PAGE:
Blog: Higher Ed Beat
As Coastal Carolina University continues an investigation into its cheerleading team’s alleged work as strippers and escorts, administrators there are grappling with how to treat websites such as the one the students used.
A letter sent to Coastal Carolina officials in mid-March from a concerned parent alleged that cheerleaders were engaging in stripping, drinking and prostitution. Following the claim, The Sun News obtained investigation documents through a public records request.
Jane Hammond of the Daily Press in Newport News, Virginia, discusses the anniversary of the rampage, in which a student gunman killed 32 people before taking his own life. In the decade that’s followed, Virginia has put strict new protocols in place related to emergency response, as well as new standards for mental health services.
They could be considered the new minority student. Difficult to find, harder to enroll, but offering a perspective that moved to the forefront in the last presidential campaign. The small-town American who grows up to work a blue-collar job, who often feels ignored by a political climate that seems to cater more to the coastal middle class, has drawn more attention over the past year.
Dana Goldstein of The New York Times looks at issues of equity when it comes to PTA fundraising, and how those dollars are being distributed and spent.
Ashley Smith of Inside Higher Ed discusses why the Golden State is leading the nation in free community college initiatives. Currently, a quarter of all such programs nationally are located at California institutions. The growth is a mix of grassroots efforts by individual campuses, cities, and community organizations. At the same time, California’s Democratic lawmakers are pushing for a statewide effort to add even more free seats at two-year colleges.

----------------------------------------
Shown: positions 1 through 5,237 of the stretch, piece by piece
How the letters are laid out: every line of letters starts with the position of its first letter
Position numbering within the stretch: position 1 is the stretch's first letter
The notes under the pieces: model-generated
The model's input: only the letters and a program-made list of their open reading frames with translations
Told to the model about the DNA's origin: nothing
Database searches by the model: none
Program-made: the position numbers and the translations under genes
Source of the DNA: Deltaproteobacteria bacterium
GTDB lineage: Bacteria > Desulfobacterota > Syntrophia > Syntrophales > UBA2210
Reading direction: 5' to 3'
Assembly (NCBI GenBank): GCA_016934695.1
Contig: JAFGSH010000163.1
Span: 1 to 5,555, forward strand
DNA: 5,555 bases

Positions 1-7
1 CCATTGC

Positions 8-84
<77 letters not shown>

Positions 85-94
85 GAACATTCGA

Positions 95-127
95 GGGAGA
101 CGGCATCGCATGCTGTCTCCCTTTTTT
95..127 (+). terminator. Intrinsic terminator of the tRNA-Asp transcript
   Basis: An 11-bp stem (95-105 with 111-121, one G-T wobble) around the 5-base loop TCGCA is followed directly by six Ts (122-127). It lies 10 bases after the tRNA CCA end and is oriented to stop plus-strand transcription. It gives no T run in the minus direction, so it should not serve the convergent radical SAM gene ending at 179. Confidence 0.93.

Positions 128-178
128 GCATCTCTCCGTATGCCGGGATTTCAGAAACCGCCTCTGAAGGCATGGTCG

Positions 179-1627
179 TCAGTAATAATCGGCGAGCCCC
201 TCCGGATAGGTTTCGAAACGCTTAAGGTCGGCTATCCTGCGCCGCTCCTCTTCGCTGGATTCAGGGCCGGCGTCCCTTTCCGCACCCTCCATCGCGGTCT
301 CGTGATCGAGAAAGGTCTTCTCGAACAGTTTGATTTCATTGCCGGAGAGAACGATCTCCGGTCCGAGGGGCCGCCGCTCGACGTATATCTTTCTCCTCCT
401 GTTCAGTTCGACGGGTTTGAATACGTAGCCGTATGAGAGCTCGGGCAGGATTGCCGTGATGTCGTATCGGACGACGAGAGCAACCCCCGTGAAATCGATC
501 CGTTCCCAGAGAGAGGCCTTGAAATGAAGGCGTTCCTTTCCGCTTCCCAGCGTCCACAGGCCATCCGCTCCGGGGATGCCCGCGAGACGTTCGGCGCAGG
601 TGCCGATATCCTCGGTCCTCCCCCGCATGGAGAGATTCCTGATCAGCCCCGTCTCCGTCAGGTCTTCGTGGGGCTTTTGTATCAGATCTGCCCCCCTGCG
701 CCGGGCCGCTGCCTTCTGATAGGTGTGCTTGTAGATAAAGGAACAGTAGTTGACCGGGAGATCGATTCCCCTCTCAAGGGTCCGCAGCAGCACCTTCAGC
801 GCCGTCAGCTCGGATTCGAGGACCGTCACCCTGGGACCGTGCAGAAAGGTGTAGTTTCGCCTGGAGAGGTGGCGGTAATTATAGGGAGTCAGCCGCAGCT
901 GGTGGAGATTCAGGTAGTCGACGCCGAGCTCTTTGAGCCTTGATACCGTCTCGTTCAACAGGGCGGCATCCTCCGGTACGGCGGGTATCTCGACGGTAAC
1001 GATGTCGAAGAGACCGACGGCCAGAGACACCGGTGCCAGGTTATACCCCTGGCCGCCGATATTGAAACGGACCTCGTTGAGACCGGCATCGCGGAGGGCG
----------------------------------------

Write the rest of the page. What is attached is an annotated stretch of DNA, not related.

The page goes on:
Students, parents and taxpayers want to know now more than ever if college is worth it. The answer overall is an unequivocal yes, said Amy Laitinen, director of the higher education program at New America.
But, Laitinen added, Americans don’t know how worthwhile most individual colleges or programs are for particular students.
“The real question is which college, which program, for which students, at which price, for how much debt is it worth it,” Laitinen said.
The presidential election pushed grassroots proposals to make public college free into the mainstream. But should these plans stay there? And if so, in what form, now that the most prominent supporters of those proposals lost the race for the White House?
A new report finds that state funding for higher education continues to show growth overall, but each state has its own tale to tell, particularly those that aren’t keeping pace with the trend. Support for higher education in state budgets rose by 3.4 percent across the country from the 2015-16 to 2016-17 fiscal years, preliminary data from the latest Grapevine survey shows.
The University of Pennsylvania Center for Minority Serving Institutions has announced its first cohort of students from Hispanic-serving institutions who will take part in the center’s new program, “HSI Pathways to the Professoriate.” The program, announced last year, seeks to increase the diversity of the college teaching profession by guiding Latino college students through graduate school and the acquisition of a Ph.D.
In a journalism class at the University of Central Florida Nicholson School of Communication, students learn how to pitch to an editor and tell stories — practical skills they’ll need to excel as future reporters. But they’re also learning about life in a multicultural newsroom.
Go to college, get a better job. That’s the message at the heart of the nation’s ongoing efforts to encourage a wider array of students to attain degrees. But college’s effects on graduates’ earnings is complex, varied and often misunderstood. While a bachelor’s degree clearly matters, where and what a student studies can be just as important as whether the student graduates with a degree at all.